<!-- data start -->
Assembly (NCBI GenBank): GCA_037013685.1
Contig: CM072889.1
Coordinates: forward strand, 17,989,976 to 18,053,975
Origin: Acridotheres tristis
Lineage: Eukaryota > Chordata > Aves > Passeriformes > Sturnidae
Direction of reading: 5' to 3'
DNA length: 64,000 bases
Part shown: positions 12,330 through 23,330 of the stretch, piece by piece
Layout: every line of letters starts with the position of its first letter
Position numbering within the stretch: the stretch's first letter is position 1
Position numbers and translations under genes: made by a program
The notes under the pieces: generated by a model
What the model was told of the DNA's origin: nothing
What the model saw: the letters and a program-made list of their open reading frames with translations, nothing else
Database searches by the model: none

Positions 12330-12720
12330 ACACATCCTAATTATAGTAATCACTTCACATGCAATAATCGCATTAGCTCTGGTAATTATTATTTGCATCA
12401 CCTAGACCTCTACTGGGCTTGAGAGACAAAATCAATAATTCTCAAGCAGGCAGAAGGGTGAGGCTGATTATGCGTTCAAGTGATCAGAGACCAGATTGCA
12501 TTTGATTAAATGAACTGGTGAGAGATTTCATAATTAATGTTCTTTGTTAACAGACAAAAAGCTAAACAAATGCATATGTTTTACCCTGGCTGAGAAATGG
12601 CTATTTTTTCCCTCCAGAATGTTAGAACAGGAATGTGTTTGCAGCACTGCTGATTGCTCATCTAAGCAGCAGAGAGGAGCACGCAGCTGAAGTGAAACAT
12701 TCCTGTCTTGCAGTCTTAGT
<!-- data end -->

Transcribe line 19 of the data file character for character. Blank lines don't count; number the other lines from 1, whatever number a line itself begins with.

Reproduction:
12501 TTTGATTAAATGAACTGGTGAGAGATTTCATAATTAATGTTCTTTGTTAACAGACAAAAAGCTAAACAAATGCATATGTTTTACCCTGGCTGAGAAATGG